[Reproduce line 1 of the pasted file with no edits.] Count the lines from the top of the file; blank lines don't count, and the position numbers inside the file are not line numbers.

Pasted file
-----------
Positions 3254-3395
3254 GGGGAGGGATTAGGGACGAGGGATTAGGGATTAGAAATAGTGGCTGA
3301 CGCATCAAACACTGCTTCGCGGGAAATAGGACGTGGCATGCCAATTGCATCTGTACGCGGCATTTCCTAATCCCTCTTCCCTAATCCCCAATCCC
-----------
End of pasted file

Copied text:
Positions 3254-3395